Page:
They have the infrastructure, finances, and resources many other organizations simply don’t have.
The way I looked at the whole scandal was it didn’t matter the condition of the building, it was the fact that the church seemed reluctant to go out of their way to provide help. Though, of course, that’s entirely subjective.
However, then came comments Osteen made Sunday that absolutely set me off.
During a sermon, he said the following:
The reason it may seem like God is not waking up is not because he’s ignoring you, not because he’s uninterested, it’s because he knows you can handle it.
Take it as a compliment.
Excuse my language, but f*ck you Joel Osteen, you sanctimonious prick.
Yes, if you’re a Christian (a real one, anyway), part if your faith is believing that God will test your resolve. But to say that the millions of people who are suffering, with several people losing their lives, while others lost everything, are going through this because God “knows they can handle it” is appalling.
So is Osteen saying that Hurricane Harvey was sent by God to test the people of Texas? That the only way God could send a message was through a devastating storm that killed people, ripped apart families, destroyed homes, and ruined lives forever?
Those are the words of someone who’s clearly either never had to go without anything, or has forgotten what it’s like to have nothing.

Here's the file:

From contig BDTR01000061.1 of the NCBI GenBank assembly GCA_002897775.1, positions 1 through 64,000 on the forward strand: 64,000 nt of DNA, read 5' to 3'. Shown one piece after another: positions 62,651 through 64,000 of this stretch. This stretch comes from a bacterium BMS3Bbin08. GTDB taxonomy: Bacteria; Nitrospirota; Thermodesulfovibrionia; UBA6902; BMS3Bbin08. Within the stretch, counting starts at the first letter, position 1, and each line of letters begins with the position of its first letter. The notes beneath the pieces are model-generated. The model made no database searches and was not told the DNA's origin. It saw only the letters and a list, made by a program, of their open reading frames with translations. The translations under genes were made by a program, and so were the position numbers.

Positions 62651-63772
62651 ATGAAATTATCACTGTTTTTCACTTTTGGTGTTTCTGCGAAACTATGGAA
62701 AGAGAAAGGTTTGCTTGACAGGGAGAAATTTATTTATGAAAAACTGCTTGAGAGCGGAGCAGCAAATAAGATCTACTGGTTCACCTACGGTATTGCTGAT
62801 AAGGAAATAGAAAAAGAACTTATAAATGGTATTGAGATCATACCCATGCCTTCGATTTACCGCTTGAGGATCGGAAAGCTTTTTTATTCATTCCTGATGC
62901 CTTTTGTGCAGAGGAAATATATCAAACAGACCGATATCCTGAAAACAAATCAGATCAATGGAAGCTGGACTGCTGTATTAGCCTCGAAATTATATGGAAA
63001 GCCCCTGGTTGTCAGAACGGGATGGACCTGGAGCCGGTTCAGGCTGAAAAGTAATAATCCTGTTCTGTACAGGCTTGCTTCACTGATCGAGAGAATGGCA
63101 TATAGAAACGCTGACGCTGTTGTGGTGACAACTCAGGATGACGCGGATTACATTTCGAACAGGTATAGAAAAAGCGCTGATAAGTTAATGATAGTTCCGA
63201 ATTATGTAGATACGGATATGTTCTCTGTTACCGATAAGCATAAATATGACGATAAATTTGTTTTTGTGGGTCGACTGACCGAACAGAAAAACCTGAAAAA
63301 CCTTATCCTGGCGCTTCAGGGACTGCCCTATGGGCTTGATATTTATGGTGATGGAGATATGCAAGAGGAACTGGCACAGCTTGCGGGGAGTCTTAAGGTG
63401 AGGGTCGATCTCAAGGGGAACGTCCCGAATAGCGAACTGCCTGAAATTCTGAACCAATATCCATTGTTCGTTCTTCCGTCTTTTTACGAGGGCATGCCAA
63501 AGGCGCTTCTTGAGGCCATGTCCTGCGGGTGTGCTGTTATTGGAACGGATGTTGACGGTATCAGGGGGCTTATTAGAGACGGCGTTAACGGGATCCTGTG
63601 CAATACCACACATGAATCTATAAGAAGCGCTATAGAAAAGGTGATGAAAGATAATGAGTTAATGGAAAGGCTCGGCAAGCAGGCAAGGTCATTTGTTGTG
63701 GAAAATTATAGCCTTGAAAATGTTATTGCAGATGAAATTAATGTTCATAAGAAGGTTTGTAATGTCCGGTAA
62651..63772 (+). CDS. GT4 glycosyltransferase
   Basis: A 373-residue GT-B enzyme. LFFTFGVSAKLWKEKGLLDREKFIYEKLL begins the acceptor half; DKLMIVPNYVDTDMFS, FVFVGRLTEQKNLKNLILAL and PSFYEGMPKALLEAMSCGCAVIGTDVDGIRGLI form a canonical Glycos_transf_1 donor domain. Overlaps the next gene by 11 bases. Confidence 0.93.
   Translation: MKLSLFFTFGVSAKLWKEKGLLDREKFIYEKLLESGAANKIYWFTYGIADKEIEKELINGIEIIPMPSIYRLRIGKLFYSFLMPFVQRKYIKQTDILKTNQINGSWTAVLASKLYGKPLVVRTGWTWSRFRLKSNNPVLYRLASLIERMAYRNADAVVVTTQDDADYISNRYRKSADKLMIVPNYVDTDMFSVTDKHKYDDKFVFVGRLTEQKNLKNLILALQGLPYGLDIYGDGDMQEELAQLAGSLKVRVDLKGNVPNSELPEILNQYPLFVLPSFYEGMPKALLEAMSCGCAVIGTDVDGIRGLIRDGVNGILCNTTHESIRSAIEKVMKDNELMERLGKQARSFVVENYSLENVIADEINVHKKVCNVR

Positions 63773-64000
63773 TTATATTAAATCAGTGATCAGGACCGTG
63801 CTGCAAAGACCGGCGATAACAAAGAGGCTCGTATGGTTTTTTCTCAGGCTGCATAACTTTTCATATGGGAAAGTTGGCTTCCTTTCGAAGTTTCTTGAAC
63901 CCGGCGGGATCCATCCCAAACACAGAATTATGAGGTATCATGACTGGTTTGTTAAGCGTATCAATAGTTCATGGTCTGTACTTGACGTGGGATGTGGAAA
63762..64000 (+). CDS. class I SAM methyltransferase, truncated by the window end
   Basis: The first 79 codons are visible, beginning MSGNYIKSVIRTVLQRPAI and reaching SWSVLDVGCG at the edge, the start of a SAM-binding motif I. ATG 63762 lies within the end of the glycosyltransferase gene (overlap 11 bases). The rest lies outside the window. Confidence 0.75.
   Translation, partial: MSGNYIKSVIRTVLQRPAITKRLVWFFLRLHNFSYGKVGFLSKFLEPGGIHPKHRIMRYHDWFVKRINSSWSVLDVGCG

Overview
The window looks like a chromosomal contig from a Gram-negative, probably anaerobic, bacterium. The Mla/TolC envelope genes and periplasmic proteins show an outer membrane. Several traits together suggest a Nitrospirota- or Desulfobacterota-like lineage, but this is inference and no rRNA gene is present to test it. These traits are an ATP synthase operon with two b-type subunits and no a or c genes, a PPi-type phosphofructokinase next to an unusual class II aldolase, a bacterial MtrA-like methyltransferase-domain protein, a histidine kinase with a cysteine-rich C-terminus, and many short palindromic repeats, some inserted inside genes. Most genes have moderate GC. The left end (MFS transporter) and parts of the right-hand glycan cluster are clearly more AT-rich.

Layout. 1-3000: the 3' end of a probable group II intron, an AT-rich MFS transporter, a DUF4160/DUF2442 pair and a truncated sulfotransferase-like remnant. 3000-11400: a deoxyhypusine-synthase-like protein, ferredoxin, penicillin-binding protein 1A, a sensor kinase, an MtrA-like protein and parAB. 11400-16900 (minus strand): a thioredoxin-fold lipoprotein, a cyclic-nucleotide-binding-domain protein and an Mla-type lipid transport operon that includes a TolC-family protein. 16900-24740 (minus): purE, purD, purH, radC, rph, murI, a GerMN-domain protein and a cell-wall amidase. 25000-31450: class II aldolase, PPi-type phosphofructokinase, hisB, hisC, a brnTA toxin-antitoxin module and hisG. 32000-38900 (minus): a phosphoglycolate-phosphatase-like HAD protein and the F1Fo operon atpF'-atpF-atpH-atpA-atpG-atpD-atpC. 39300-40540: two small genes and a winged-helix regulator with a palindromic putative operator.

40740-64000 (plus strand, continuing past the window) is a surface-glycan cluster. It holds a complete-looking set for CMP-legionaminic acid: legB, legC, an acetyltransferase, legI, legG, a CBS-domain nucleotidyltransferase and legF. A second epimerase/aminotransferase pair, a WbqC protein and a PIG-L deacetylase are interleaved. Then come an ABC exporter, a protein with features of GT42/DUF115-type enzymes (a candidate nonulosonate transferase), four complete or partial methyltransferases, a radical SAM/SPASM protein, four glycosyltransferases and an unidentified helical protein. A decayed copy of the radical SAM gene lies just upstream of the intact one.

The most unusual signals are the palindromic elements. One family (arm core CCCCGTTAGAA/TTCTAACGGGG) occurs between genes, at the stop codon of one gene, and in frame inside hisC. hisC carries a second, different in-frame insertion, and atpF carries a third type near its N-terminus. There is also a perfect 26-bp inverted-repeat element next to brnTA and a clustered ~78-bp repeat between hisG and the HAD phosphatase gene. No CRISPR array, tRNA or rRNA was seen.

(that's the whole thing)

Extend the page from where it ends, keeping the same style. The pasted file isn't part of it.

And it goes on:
Yeah, it’s easy when you’re sitting on a massive fortune, living in a huge mansion, to tell people whose lives have been up-ended or destroyed that “this is a test from God.” How out-of-touch with basic humanity do you have to be to say something like that to people while you’re sitting on $60 million in the bank?
It’s unconscionable for me to even think of how warped your mind must be to tell millions of people, “No need to be upset at your current life-altering despair, this is just a test from God because he knows you can take it.”
Sure, maybe Osteen was just trying to make people feel better — but you don’t say stupid nonsense like that. Especially when you’re sitting on a mountain of money you certainly aren’t about to dish out in large amounts to the people of your city.
Here’s a thought for Mr. Osteen: Maybe the real test here was for you, the greedy bastard who’s used supposedly teaching the values of Jesus Christ to make yourself $60 million. Maybe this is the moment God’s testing you to see if you’ll put your money where your mouth is, so to speak. To see what you would do when faced with the decision of helping the needy, poor, and less fortunate — or turning them away, while holding on to your massive fortune. To see if you’re truly a man of God, who’s willing to prove that your actions support the words of Jesus Christ — or if you’re just another greedy, hypocritical prick, drunk on his own power and influence, who’s made himself a very rich man by using religion to manipulate people gullible enough to trust and follow you.
And if that was the test, Mr. Osteen, trust me, you damn sure failed.